Interest targeting focuses on consumer and lifestyle categories such as fitness, fashion or hobbies. A vegetarian chef or restaurant may want to boost a post featuring their newly published cookbook, and they can choose to target people who are interested in ‘Cooking’, ‘Recipes’, and ‘Vegetarianism’. You can’t get much more precise than that!
Lastly, behaviour targeting uses Facebook and 3rd party data around travel, home and vehicle ownership, charitable donations, device usage, and other consumer behaviours. A luxury hotel may click on ‘Purchase Behaviour’, ‘Purchase Behaviour UK’, ‘Above average level of spend’, and then ‘Recreation and Leisure’ to target someone who is able to and willing to spend a lot of money on a hotel room. There’s an array of options in the behaviour section – have a look around and see for yourself!
Step 4: Select Your Budget and Duration
Keep in mind that one significantly affects the other when it comes to budget and ad schedule (duration). The general rule is: The shorter the schedule and higher the budget, the better the results. This is because your budget is allowed to make a bigger impact in a shorter space of time.
There is also the issue of ‘ad fatigue’ – when you run an ad for too long, your audience gets tired of seeing it and so don’t react, or even hide the post from their news feed. For example, one study showed that if you run two ads at the same budget, same audience, and same placement, but one ran for 7 days and the other for 14 days, the ad that ran for 7 days will have significantly better results.
Shorter schedules also enable you to do more testing and experimenting – a vital part of your journey on social media. Try running an ad for 3 days, and then change around the copy, tweak the audience, or switch the creative for something else and run it again. From this, you can see what works and what doesn’t.
We get a lot of questions about what your budget should be for Facebook ads – this is totally dependent on you, your company, and how much you are able to spend. If you’re starting out, we wouldn’t recommend using a huge budget as you should take your time to get to know the method behind Facebook ads, finding out what works and what doesn’t, before diving in and potentially wasting your money. Sometimes, £10 on a boosted post can go a long way! Try and test things, and increase/decrease your budget as you see fit.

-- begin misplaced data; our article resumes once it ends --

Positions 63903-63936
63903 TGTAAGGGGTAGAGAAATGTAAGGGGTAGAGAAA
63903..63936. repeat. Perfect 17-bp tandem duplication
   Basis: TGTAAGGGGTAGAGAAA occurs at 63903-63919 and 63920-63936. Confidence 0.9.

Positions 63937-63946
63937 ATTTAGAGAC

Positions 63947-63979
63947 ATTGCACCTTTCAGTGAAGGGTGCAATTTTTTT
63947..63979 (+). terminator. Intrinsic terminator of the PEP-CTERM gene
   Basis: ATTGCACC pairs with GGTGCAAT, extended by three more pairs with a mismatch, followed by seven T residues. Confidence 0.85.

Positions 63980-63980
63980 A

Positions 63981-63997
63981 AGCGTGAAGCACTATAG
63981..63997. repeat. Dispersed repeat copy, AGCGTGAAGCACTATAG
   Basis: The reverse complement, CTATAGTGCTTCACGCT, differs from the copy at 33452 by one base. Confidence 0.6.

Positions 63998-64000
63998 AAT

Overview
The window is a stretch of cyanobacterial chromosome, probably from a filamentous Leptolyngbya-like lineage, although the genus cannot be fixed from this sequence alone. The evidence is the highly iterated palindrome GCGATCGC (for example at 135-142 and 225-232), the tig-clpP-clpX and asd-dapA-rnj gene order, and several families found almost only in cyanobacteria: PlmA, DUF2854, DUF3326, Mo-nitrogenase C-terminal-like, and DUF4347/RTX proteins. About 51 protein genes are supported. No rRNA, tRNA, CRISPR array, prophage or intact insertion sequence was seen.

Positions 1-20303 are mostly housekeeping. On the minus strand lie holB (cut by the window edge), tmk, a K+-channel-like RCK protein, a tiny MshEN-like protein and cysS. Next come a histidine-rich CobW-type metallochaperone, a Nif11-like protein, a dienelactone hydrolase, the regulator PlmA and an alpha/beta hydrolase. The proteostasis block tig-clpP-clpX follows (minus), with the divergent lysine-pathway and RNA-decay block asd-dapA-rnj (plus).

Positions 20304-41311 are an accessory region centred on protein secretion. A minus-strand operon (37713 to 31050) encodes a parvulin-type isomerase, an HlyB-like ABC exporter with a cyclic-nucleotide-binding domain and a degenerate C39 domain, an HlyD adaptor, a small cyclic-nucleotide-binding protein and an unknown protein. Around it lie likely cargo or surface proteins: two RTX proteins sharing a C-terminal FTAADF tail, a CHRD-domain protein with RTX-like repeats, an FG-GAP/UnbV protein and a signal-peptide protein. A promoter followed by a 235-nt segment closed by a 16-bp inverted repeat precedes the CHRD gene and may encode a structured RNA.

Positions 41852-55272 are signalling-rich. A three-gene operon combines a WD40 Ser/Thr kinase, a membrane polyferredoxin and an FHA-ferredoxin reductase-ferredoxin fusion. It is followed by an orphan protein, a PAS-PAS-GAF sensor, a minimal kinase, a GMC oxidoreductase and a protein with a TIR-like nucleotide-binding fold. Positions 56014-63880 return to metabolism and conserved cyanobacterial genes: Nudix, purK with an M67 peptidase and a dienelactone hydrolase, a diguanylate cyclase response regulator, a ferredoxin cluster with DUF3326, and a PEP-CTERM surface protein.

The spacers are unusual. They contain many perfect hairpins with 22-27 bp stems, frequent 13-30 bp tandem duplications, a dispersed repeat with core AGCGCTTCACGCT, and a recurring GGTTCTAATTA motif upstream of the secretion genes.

Some quick-fire, extra tips for getting the most out of your boosted posts…
- Use very little, if any, text in your images. Images with a lot of overlay text will get less reach no matter your budget – Facebook often pops up with a warning when it thinks there is too much text. If you use the Facebook Business Manager, you can access a tool called ‘Image Text Check’ in the Creative Hub, which scores your image based on how much text there is.
- If your goal is to drive traffic to your website, you may want to access extra insights and data using the Facebook Pixel. The Pixel is a piece of code that you can integrate into your website and enables activity from those visiting via Facebook to be tracked and reported back to you. Once you have installed the Pixel, you will have the option to use it for tracking activity from your boosted post under ‘Tracking Conversions’ after the schedule and budget section.
We hope you have enjoyed reading our guide to boosting Facebook posts! Don’t forget to download the checklist here, and keep referring back to this post to guide you through the checklist. If you have any questions, feel free to contact us. Tweet us @cambieandco with your thoughts and ideas on this guide, and don’t forget to Like us on Facebook!